Poker.. I actually do very well. Problem is.. ... OR after numerous winning sessions.. I end up playing.. getting sucked out on.. and tilt off the rest of my money..
Realistically... if I limited myself to one buy-in per day and I left after reaching 'x' goal, I would turn a profit..
Yeah, that's my problem too.
Just kidding. But it always works that way, you play, you win, then you lose. We naturally tend to attribute our wins to skill and our losses to bad luck or tilt. If you always win X amount and leave, you'll be a winner in every game.
You probably know it already, but even a player considerably above the rest can only turn a few BB per hour. Individual pots will be much more than that, and it seems like your expectation is more like doubling the stack each hour, then you lose and it's bad luck - except it's not, it's the same variance that lets you win much more than your actual advantage warrants.
While you would still turn a profit if you are above the game's level, if you left after winning your expectation, you'd have to leave on the first stolen round of blinds.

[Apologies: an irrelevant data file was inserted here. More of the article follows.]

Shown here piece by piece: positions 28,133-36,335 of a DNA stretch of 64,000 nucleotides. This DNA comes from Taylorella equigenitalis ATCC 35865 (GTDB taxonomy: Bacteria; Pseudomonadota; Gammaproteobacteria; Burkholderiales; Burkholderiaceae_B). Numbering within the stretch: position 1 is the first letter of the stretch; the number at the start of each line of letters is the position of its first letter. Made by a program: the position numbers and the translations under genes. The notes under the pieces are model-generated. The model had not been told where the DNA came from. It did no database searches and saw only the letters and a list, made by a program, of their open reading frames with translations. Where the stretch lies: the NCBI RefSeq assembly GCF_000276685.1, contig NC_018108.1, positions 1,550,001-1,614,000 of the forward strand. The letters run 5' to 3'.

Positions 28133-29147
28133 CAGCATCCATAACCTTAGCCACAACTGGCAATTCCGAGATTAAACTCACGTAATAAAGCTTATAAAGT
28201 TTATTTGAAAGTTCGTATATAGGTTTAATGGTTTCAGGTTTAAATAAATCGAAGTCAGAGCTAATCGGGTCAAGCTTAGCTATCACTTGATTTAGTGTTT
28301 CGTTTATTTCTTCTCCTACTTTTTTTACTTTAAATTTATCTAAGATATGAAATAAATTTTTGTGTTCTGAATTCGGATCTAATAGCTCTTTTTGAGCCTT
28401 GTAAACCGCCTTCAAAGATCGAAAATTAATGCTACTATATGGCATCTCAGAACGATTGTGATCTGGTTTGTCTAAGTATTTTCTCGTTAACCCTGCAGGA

- Take up a hobby. I personally suggest modern board games, which for some strange reason scratches the same itch that gambling does for me. I find learning how to play games, maybe reading about strategies, actually playing the games, it's all like learning about new gambling games. It has been a great substitute for me. Find friends who play games, or join a board game club. Check out boardgamegeek.com to get started.
- Cancel your TV, replace it with Netflix. This way you CAN'T watch sports at home, and won't want to bet on it. Or, join centsports.com for no-impact betting
- Get further away from the casino (find another job, move, anything that makes it harder to go to the casino).
- When you do go, ALWAYS BET THE MINIMUM! Never press, never chase. Don't even take full odds in craps. Whatever you can do to lower the amount of money at risk. You will soon see something strange happen: gambling starts to matter a little less when there is less money at stake. Maybe you will even start to think it's dull.
Like 'boymimbo' I too have never gambled so much where I could not make car payments/rent. So I do have sense of financial priorities. I do not borrow money to gamble. So I am set there. I don't put myself in situation where my liferoll is completely shot from gambling. Yes, I have gambled more than I planned on losing, but never to the point to destroy me financially.
I'm with 'Paigowdan' on not watching sports. I just do not have the interest in watching a game without action. I used to be able to watch teams such as: Southern Methodist, Troy, Central Florida, Louisiana Monroe, etc play entire game and sweat it. Without gambling, I do not watch sports. It doesn't appeal to me without action.... Ironically I strongly feel that sportbook will be the easiest one to stop betting. I genuinely have zero desire to bet sports.